Travelling Man: Ted Chippington, apparently barely one mile from the nearest railway station, roughly speaking

Incidentally, Stewart expresses his love for Ted Chippington in 2010’s splendid How I Escaped My Certain Fate: The Life and Deaths of a Stand-Up Comedian.

And if not this amazing life as a performer on the periphery of pop stardom, what do you think you’d have been up to? Could you have gone on to manage a bakery, as your first employer might have envisaged when you joined them straight from Cannock Grammar School (the fact that he’d been to grammar school – despite failing all his exams – seemed enough to suggest he had the potential as far as they were concerned)?

“I wanted to be in a band, and I’ve told this story a few times, but it is true. When I was a boy, I was mad about football – I played before school, in the breaks at school, when I got home, and went and watch football at the weekend.”

Was that to see Wolverhampton Wanderers?

“No, I’m actually named after Bobby Charlton. My Dad was a Manchester United fan and I got to see the Best, Charlton, Law and Stiles era side. Wolves is another story altogether. If you come to the Conti, maybe I’ll talk to you about that. But when I was at Cannock Grammar School, around 11 or 12 I suppose, I realised all the boys liked footballers and all the girls liked pop singers. And I’d got interested in girls at that stage, so I decided pop music was the way to go … so it’s rather ironic that I’ve had one of the most uncommercial musical careers ever!

“The theory of the time was when you saw someone like Marc Bolan or even David Cassidy, that was the way … plus I was a talented but limited football player. I was never going to get to the top … like in the music business! Ha!

“So yeah, I wanted to be in a band. I couldn’t play an instrument and didn’t have the wherewithal to learn, so I was always going to be the singer … the one the girls all seem to like.”

In a sense, you became like an alternative Simon Le Bon.

“Well, I had a few bands knocking about in someone’s shed, but never did a gig, and was never anything … then the punk rock thing came along when I was 15 or 16, and it was like, ‘Get a band together rather than talking about it and fucking about!’”

Live Presence: The Nightingales get down on it at the Lexington, Islington, in April 2018 (Photo: Peter Tainsh)

And what do you think was the closest you got to that ultimate pop moment? Was that in your early ‘80s brief major label solo career, or in the mid-‘80s alongside Ted and Fuzzbox with the Vindaloo Summer Special?

“I think the Vindaloo Summer Special. I’m not sure what number it got to in the charts – in my eyes unless it’s in the top-20 or, if you’re really liberal about it, the top-40 – but I don’t consider being No.46 a hit single. And I’ve had a few of those – a No.51 and a No.47.”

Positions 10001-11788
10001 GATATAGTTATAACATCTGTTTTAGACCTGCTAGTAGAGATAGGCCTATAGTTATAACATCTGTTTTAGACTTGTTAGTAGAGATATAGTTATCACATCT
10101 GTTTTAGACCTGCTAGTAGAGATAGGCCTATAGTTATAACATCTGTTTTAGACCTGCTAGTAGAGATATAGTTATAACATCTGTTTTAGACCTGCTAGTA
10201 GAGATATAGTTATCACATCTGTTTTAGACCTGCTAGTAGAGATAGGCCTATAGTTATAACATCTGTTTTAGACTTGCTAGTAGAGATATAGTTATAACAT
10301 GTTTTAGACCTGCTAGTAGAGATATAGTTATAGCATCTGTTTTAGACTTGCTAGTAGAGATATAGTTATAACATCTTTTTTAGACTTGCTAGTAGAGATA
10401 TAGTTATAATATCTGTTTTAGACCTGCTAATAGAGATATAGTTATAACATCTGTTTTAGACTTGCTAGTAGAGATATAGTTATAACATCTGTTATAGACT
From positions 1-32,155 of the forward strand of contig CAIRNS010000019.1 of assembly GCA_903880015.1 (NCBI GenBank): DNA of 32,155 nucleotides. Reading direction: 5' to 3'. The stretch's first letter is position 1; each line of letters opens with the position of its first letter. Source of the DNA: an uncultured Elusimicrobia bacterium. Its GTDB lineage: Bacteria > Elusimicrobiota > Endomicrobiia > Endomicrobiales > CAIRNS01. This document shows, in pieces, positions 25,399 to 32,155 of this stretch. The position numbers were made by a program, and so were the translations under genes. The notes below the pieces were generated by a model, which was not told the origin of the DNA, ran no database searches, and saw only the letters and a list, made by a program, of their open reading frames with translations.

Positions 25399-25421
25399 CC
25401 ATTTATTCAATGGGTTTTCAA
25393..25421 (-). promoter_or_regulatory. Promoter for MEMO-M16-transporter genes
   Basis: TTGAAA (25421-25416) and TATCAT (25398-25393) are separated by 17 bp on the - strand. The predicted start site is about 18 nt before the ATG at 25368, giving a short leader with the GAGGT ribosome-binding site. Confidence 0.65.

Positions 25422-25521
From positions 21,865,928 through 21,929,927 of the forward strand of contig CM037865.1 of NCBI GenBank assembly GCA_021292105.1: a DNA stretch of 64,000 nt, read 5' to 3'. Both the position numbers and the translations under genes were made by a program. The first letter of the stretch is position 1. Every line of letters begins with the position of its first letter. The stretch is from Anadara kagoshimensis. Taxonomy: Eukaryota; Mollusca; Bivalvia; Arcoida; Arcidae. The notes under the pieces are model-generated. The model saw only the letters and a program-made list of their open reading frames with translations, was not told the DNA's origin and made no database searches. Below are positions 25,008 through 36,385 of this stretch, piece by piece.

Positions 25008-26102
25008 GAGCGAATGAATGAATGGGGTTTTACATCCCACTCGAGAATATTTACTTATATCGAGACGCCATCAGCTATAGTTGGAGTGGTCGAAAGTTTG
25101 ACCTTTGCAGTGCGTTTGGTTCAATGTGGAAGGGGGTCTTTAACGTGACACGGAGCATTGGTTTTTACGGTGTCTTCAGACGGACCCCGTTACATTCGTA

Sounds like something you’d order with your vindaloo. But those are the stories I love sometimes – like The Farmer’s Boys reaching No.41 with ‘In the Country’, on the verge of a Top of the Pops appearance only for Alphaville to fly over at the last minute from Germany. And you’ve probably experienced a few similar tales.

“Oh yeah, I could reel a few of those off, but … I don’t want to come over as being bitter and twisted. It’s just the luck of the draw really.”

I should point out – in case it doesn’t come over in print – that Robert is anything but miserable when he says all these things. Watch the documentary and you’ll see that. There’s a lovely quote early on where he confides in Stewart Lee, ‘I always used to think that when I pegged it, all of a sudden people would buy the records and pretend they liked us all along. But I’m beginning to worry that, ‘What if I peg it and they still don’t buy the records?’’, the pair of them then falling about in laughter.

There’s the mark of the man. And to quote Lee in the documentary again, “There’s a distinctive strain of post-war working-class bohemians who have been legislated out of existence by successive Tory governments, never to be seen again. Rob Lloyd has survived decades outside the system, wheeling and dealing in fertile cracks, and continues to produce exceptional work in conjunction with a supporting case of musicians, even after a stroke briefly felled this great oak of a man.”

In King Rocker, I put it to him, he comes over really well. It was a pleasure to watch and the reaction from many others suggest that’s an across-the-board reaction. It’s a great advert for the underground music scene I love. And the fact that you’re still performing and making records to this day suggests you’re still enjoying it, and that has to count for something.